WATSONVILLE—The Friends of Watsonville Parks and Community Services on Tuesday honored seven individuals, two organizations and a school at the 19th annual Cesar Chavez Awards.
The event was held virtually and featured appearances from Watsonville Mayor Jimmy Dutra and State Assemblymember Robert Rivas, the representative for California’s 30th District. About 70 people flocked to the Zoom session over the course of the night.
People and organizations were nominated for the awards by the community, and winners were selected by The Friend of Watsonville Parks and Community Services Board of Directors.
Here are the winners:
Revolunas, Youth-Serving Organization
Best known for their role in the city’s decision to remove the George Washington bust from the City Plaza, the women of color collective was honored for helping young people in the community become active in local politics.
Xitlali Cabadas accepted the award on behalf of the group, and said that the conversations sparked by their campaign to move the Washington statue to the library are a positive for the community.
“This dialogue will sometimes make us feel uncomfortable and it’s OK to feel uncomfortable,” she said.
Miguel Orejel, Adult Role Model
A champion for migrant students and a celebrated soccer coach, Orejel was honored for his work at Aptos, Watsonville and Pajaro Valley high schools. Through the migrant program, he has taken students to Washington D.C., and to a number of colleges and universities.
After work hours, he supervises college students and mentors them to become future bilingual educators. He also provides them professional development and guidance throughout the school year.
“Coming from parents who were migrants….[This award] means a lot,” he said. “I think my parents would’ve been proud.”
Eduardo Marin, Adult Role Model
Also known as “Coach Eddie,” Marin has been a volunteer youth basketball coach for years at the YMCA. He also coaches at Pajaro Valley High School and Lakeview Middle School. During the pandemic, he volunteered to condition local kids two days a week.
Emmanuel Navarro-Ortiz, Adult Role Model
Navarro-Ortiz and his family have played an active role in local campaigns seeking to increase awareness and understanding among community members about the importance of voting. He is currently a software engineering major at Cabrillo College and a member of the Math, Engineering, Science Achievement (MESA) program. Navarro-Ortiz was recently accepted into UC Berkeley’s Center for Energy Efficient Electronics Science, Transfer-to-Excellence REU Program this summer.
Kymberly Lacrosse, Adult Role Model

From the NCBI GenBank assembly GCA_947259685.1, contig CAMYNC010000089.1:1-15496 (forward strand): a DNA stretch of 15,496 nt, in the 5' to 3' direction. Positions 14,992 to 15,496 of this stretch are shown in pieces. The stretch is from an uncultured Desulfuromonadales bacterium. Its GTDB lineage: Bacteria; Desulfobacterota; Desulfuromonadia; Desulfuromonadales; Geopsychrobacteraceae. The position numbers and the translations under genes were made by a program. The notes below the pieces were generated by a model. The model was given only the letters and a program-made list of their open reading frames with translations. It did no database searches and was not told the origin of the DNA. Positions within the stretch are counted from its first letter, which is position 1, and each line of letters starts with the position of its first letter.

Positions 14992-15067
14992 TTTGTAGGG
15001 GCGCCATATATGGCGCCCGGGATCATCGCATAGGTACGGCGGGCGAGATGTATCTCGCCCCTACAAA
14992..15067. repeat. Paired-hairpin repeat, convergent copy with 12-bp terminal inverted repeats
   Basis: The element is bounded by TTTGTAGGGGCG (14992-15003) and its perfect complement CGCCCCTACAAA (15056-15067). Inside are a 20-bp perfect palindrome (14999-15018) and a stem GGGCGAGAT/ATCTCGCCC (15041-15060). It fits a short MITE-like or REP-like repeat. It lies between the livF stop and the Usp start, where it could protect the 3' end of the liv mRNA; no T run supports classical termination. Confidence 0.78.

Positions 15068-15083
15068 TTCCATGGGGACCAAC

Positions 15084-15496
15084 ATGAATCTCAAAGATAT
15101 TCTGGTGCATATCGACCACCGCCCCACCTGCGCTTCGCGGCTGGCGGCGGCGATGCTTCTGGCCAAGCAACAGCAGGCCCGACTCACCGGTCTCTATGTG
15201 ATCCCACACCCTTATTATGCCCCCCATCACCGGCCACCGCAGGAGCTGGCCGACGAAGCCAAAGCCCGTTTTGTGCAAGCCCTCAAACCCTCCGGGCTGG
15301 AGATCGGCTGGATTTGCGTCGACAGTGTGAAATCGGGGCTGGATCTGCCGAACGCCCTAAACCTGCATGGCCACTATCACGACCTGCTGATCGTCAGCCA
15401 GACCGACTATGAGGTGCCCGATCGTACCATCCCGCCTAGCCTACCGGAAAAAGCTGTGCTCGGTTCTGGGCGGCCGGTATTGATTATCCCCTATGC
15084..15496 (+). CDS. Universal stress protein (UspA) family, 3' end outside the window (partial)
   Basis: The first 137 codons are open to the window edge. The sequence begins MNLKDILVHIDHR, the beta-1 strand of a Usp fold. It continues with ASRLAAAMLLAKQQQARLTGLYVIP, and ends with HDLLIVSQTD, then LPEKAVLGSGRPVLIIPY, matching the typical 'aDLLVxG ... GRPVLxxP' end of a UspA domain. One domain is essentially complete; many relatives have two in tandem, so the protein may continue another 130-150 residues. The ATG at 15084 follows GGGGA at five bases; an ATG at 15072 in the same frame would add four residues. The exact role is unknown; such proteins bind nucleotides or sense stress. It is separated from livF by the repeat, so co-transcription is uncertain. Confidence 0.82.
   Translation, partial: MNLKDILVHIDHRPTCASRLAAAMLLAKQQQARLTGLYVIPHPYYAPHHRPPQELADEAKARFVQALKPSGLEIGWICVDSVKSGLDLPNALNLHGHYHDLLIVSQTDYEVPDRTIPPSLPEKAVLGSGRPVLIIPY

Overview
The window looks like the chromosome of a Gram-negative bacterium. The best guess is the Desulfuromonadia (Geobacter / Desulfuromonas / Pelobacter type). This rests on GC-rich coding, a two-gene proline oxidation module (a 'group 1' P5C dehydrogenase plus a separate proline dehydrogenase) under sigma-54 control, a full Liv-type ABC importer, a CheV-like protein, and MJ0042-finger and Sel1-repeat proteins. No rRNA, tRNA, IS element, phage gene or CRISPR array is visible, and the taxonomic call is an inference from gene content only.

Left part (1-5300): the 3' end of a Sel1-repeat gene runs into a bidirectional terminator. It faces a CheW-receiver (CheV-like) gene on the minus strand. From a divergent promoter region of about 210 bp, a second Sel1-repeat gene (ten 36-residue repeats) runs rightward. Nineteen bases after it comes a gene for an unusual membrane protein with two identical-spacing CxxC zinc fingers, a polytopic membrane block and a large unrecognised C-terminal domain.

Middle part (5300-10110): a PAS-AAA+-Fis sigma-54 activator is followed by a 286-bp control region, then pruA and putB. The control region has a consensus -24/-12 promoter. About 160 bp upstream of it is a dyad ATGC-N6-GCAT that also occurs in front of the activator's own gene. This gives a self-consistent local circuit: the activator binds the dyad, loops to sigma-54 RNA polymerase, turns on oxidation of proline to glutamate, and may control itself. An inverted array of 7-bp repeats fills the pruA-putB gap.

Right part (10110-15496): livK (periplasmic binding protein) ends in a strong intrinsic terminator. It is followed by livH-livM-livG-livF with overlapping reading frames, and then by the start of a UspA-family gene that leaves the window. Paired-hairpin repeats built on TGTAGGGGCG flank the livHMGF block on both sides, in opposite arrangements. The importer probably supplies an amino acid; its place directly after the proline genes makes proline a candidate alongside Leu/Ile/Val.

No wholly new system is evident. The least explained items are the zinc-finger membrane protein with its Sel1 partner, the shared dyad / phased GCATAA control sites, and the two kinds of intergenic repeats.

Born and raised in Watsonville, Lacrosse has been a big part of the biking community for over 15 years. Recently, she created the Community Bike Collective, a nonprofit that gives kids the opportunity to learn biking skills and more. She has worked with and for young people for over two decades in Watsonville.
Frank Martinez, Young Person
Martinez has been a youth dancer with Estrellas de Esperanza for about nine years. He started when he was 8 and continues to dance now that he is 17. He also volunteers with the Digital NEST. Most recently, he helped the Campesino Appreciation Caravan, which helps connect farmworkers with Covid-19 safety information, masks and cold water on really hot days.
Crystal Salazar, Young Person
Salazar has been a member of Empower Watsonville for multiple years and throughout that time she has been one of the most active and outspoken members. Despite the pandemic, she spent more than 30 hours in 2020 alone participating in projects to enhance health in her community, on top of her job and her schoolwork.
Yuliana Urrutia, Young Person
A strong role model at Pajaro Valley High School, Urrutia is a 4.0 student who also plays basketball and serves on the Associated Student Body.
Alianza Charter School, School
Alianza was honored for its Two Way Bilingual Immersion program, which offers students the opportunity to gain self confidence, and maintain their roots and connection to their family and heritage. The school also offers a Queer-Straight Alliance club where students have discussions about social justice and activism, and a MESA program. The latter is a college and career prep club that propels student diversity and achievement in science, technology, engineering and math.
Santa Cruz Community Credit Union, Business
The nonprofit financial co-op has centered many of its community development initiatives around Watsonville’s young people. It offers the High School Financial Scholars Program, a 6-week online course that teaches students the basics of personal finances. It also supports Youth N.O.W., Watsonville Wetlands Watch, Court Appointed Special Advocates (CASA) and Digital NEST.